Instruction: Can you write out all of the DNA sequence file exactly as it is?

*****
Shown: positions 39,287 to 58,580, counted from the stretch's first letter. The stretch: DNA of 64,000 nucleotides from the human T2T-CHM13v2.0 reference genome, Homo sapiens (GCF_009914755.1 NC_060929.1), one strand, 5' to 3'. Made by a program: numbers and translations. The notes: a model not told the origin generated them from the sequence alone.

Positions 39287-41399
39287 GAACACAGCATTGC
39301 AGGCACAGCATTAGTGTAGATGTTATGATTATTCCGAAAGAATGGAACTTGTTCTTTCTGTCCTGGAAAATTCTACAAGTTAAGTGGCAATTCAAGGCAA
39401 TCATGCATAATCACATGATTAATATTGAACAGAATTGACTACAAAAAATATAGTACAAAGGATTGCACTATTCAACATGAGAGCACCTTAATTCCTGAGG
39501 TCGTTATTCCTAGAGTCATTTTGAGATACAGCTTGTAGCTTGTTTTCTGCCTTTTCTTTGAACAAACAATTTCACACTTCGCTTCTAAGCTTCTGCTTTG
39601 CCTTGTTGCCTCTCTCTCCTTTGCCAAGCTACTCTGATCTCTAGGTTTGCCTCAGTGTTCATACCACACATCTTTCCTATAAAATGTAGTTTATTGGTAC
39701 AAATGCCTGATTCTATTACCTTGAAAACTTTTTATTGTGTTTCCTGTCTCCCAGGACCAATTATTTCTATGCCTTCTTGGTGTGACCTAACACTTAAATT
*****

Shown: positions 39,287 to 58,580, counted from the stretch's first letter. The stretch: DNA of 64,000 nucleotides from the human T2T-CHM13v2.0 reference genome, Homo sapiens (GCF_009914755.1 NC_060929.1), one strand, 5' to 3'. Made by a program: numbers and translations. The notes: a model not told the origin generated them from the sequence alone.

Positions 39287-41399
39287 GAACACAGCATTGC
39301 AGGCACAGCATTAGTGTAGATGTTATGATTATTCCGAAAGAATGGAACTTGTTCTTTCTGTCCTGGAAAATTCTACAAGTTAAGTGGCAATTCAAGGCAA
39401 TCATGCATAATCACATGATTAATATTGAACAGAATTGACTACAAAAAATATAGTACAAAGGATTGCACTATTCAACATGAGAGCACCTTAATTCCTGAGG
39501 TCGTTATTCCTAGAGTCATTTTGAGATACAGCTTGTAGCTTGTTTTCTGCCTTTTCTTTGAACAAACAATTTCACACTTCGCTTCTAAGCTTCTGCTTTG
39601 CCTTGTTGCCTCTCTCTCCTTTGCCAAGCTACTCTGATCTCTAGGTTTGCCTCAGTGTTCATACCACACATCTTTCCTATAAAATGTAGTTTATTGGTAC
39701 AAATGCCTGATTCTATTACCTTGAAAACTTTTTATTGTGTTTCCTGTCTCCCAGGACCAATTATTTCTATGCCTTCTTGGTGTGACCTAACACTTAAATT